The Institute of History, University of Warsaw, is seeking to recruit a post-doctoral researcher  for a position in the project The Cult of Saints: a Christendom-wide study of its origins, spread and development. The Project is supported by an Advanced Grant from the European Research Council under Grant Agreement Number 340540 and is based at the University of Oxford with a partnership at the University of Warsaw. The successful candidate will work as part of a team of seven post-doctoral researchers reporting to the Principal Investigator, Prof. Bryan Ward-Perkins (University of Oxford), but under direct supervision of Dr. hab. Robert Wiśniewski  (University of Warsaw). The postholder will have responsibility for collecting Latin evidence consisting mostly of literary texts, within an electronic searchable database. The postholder is also expected to produce sole-authored articles on aspects of the cult of saints in the West.

This is a full-time time position for 12 months, starting on 1 November 2017 or soon thereafter. The postholder will be offered the salary of about 2 700 Euros per month.

The full call for candidates can be seen here. The closing date for applications is September 30th 2017.

If you have any questions about the project or the recruitment procedure, please address them to Robert Wiśniewski (r.wisniewski@uw.edu.pl)

 

Dr Nowakowski presents at Humboldt University, Berlin

On 15 May Paweł Nowakowski gave a talk at the Faculty of Theology of the Humboldt University in Berlin, at a seminar meeting of the project ‘Inscriptiones Christianae Graecae’ supervised by Cilliers Breytenbach and Klaus Hallof, and sponsored by the Excellence Cluster 264 TOPOI. Paweł presented a collection of epitaphs from three villages (modern Beyözü, Elmapınar, and Kozören) in the immediate area of ancient Euchaita in Pontus, the principal sanctuary of Saint Theodore, which he is now publishing with permission of the Euchaita/Avkat Project directed by John Haldon (Princeton University, NJ) and Hugh Elton (Trent University, Canada). The collection throws new light on the clergy, monks, and pilgrims active in the area of provincial sanctuaries of saints, and supplements a collection of inscriptions from Beyözü published  by Mustafa Adak and Christian Marek in 2016.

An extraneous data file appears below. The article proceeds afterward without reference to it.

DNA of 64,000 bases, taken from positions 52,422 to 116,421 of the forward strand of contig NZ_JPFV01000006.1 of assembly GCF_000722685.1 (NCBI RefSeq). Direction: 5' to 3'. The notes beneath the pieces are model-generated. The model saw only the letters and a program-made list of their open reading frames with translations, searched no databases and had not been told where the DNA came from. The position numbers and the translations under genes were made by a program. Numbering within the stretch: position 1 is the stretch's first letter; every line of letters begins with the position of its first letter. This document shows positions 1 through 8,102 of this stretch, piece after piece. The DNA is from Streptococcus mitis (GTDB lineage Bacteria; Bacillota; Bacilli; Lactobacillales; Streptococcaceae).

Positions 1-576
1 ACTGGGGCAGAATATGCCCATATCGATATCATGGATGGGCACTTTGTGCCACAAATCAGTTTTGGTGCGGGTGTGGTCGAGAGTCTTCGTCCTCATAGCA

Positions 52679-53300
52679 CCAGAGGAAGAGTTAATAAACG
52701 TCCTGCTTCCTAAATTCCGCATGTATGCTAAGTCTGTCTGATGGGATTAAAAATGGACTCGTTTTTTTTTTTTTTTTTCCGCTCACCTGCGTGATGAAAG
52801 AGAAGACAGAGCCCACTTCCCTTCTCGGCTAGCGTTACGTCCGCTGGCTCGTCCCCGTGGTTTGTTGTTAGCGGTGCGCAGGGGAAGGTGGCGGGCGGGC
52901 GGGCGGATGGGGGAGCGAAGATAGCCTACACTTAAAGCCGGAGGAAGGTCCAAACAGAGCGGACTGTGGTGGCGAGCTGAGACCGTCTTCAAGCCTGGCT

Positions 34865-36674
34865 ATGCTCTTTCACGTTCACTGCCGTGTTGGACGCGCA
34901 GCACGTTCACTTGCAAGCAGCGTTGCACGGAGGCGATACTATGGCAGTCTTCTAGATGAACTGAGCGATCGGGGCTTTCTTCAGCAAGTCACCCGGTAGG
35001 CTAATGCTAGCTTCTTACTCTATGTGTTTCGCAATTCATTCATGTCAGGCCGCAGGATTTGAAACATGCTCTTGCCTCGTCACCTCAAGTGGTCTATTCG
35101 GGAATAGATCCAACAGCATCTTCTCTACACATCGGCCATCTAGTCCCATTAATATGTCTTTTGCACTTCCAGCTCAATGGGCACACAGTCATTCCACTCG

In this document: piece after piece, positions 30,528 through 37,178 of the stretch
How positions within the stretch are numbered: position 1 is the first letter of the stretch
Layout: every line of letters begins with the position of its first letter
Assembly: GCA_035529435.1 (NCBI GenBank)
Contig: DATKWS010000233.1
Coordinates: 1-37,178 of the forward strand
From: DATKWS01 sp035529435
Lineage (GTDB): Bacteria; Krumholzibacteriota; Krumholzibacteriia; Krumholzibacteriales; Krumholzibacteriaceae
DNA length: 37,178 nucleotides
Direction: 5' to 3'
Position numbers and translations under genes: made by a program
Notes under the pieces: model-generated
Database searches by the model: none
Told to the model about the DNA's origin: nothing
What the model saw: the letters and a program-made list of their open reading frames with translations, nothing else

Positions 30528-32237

For the project ‘Inscriptiones Christianae Graecae’, see http://www.epigraph.topoi.org/

For the Euchaita/Avkat Project, see https://history.princeton.edu/centers-programs/center-collaborative-history/special-projects/avkat/introduction

Description of the image: Epitaph for the deaconess Theodora, who ‘sought refuge at the receiver of strangers (xenodochos), the great martyr of Christ’, Saint Theodore. Found at Çorum near Euchaita and first published by Adak and Marek in 2016 (no. 99) = our database no. CoSe02652.

Talking in Warsaw and Kraków about the Cult of Saints

Bryan Ward-Perkins writes: At the end of May I gave papers in Poland about our project, in Warsaw and in Kraków.  Warsaw is a research hub for the ‘Cult of Saints in Late Antiquity’, where our extensive Latin evidence is being worked on by Matthieu Pignot, helped by Marta Szada and Kasia Wojtalik, all under the direction of Robert Wiśniewski; it is also the home town of our epigraphist, Paweł Nowakowski.  So I was more or less guaranteed a friendly reception there; but I was nonetheless pleasantly surprised to be greeted by a seminar table loaded with strawberries (it is apparently a very happy tradition to serve fruit and biscuits at the Warsaw seminar).  Kraków didn’t rise to strawberries, but it did provide an equally interesting and appreciative audience, and is a fascinating city for the study of saints, if of a slightly later period: high points being the shrine of St Stanisław in Wawel cathedral, and Veit Stoss’ amazing altarpiece of the Dormition of the Virgin in the church of St Mary.

I talked to the title ‘Levels of sainthood and of cult in the Cult of Saints in Late Antiquity project’, exploring the implicit (and sometimes) explicit hierarchy of the saints in Heaven, and the different levels of cult they attracted on earth (which did not necessarily tally with their heavenly importance).  It was a very general paper, aimed primarily at showcasing the huge richness and diversity of our evidence, and the value of our database – which we have decided to launch (before completion) on 1st November (All Saints Day) this year!